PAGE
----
During the early years of industrialisation, manufacturers created an amazing array of products to satisfy the needs of international consumers, including the sewing machine.
Any demonstration using the existing configuration clearly shows that the actions of setting up, use, and maintenance of a sewing machine are more ably achieved by the left hander due to the fact that most of the user operations are on the left of the operator.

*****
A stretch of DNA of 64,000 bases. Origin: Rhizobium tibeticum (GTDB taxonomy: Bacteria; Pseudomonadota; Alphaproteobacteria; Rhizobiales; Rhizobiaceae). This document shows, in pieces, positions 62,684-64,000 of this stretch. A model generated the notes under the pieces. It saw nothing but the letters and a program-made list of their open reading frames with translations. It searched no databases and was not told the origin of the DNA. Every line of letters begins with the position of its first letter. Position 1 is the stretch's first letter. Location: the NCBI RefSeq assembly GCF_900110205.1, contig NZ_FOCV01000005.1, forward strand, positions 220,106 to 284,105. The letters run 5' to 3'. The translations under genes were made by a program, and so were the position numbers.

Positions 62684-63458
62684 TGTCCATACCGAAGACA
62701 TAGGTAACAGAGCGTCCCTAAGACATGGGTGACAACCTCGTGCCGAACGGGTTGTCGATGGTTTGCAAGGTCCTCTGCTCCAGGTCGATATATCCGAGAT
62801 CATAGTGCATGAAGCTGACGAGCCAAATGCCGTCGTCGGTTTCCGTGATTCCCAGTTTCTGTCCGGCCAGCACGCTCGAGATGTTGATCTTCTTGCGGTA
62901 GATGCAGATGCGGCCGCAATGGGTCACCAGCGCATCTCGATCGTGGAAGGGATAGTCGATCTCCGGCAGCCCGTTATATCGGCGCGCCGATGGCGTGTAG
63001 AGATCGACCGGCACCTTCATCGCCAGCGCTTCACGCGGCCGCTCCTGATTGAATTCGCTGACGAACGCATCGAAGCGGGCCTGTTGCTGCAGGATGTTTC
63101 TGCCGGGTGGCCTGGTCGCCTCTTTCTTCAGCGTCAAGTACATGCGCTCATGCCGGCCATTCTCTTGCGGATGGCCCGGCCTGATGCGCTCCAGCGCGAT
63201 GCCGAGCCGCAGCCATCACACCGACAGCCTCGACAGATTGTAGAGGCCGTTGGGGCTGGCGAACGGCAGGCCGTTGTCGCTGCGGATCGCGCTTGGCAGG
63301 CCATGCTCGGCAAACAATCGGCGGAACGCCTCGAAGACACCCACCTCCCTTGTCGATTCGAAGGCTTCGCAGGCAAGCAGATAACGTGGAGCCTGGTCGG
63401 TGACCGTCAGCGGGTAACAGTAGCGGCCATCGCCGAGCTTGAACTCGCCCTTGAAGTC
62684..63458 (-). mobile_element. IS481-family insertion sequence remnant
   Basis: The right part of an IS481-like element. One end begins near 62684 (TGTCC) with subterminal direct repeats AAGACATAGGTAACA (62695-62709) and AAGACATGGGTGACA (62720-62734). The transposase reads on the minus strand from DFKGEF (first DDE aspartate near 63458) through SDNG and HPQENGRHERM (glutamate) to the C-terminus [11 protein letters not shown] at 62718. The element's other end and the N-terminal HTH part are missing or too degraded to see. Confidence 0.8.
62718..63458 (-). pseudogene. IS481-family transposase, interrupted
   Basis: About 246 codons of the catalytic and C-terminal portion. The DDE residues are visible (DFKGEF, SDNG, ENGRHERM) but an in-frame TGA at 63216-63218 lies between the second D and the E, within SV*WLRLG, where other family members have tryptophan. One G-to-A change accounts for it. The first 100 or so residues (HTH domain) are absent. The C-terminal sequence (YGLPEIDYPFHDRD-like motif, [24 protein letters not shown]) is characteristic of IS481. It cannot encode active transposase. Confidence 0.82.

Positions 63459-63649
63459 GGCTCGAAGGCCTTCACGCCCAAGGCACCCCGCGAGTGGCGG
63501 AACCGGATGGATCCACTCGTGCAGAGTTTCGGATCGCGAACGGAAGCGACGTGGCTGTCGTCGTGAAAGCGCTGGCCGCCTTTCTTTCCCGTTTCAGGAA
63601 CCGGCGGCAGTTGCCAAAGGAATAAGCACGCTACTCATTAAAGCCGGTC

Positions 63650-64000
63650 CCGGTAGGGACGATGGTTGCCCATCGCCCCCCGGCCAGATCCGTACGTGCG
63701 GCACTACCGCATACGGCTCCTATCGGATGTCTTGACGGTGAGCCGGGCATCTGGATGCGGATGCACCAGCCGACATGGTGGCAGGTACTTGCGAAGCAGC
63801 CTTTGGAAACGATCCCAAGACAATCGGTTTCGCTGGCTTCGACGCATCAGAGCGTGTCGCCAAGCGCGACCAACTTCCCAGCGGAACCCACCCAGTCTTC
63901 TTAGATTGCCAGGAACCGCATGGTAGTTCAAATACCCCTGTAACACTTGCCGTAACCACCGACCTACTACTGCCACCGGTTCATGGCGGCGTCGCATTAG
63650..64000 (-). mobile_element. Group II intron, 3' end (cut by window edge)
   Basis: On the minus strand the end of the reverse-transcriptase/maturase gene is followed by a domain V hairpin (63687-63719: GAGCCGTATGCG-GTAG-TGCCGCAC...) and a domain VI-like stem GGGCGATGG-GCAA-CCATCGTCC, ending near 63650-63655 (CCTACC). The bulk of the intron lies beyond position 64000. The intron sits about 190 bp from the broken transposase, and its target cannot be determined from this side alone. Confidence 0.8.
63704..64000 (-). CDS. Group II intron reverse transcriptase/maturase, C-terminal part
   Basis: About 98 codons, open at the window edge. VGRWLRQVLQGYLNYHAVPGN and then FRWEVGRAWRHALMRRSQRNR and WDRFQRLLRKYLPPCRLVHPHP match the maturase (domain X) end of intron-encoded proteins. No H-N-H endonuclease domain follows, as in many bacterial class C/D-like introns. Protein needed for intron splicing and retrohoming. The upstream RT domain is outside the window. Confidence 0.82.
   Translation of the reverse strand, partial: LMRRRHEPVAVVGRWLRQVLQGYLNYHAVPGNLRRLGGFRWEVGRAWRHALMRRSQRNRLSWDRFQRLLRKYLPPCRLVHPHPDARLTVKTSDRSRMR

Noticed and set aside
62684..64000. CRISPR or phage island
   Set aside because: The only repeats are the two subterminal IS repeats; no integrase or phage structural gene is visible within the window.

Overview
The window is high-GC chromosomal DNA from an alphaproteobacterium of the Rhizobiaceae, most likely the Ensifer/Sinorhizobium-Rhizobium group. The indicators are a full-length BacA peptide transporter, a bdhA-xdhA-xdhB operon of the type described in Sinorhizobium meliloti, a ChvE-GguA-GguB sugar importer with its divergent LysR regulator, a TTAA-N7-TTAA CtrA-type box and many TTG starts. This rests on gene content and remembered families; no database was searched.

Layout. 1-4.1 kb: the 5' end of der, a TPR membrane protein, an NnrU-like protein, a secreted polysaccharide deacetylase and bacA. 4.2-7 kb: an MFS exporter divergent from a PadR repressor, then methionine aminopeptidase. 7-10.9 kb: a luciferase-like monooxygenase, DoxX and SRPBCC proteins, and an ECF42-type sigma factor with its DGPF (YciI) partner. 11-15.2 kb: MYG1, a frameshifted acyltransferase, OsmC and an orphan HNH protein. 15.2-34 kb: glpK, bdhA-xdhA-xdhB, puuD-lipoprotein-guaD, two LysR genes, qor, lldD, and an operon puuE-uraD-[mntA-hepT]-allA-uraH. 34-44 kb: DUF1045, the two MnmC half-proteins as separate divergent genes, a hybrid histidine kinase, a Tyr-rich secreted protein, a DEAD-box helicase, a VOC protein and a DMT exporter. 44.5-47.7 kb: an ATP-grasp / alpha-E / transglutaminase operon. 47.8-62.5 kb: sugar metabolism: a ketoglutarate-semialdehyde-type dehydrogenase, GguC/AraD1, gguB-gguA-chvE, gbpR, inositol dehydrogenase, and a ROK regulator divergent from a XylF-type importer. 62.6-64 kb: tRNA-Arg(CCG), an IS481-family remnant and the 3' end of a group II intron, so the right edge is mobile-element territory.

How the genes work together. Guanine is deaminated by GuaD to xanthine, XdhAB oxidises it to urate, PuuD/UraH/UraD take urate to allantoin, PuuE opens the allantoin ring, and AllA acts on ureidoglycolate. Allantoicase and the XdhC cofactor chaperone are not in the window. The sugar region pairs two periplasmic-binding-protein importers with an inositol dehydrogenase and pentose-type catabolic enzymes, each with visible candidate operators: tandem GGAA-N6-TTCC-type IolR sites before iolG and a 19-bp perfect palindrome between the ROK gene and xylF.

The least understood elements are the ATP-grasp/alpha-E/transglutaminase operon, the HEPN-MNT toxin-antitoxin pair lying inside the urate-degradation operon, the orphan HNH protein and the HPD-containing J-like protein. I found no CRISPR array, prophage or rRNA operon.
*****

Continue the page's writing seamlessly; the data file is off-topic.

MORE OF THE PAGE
When the use of the hand crank was dispensed with, then the consideration that was given to right-handers when originally designing the drive system, should have been applied to all other functions. This was not done because the industry was young and establishing itself internationally. The cost of reversing the configuration would have been prohibitive, as large cast iron moulds were used in the manufacturing process. However, there is no evidence that reversing the configuration was ever considered.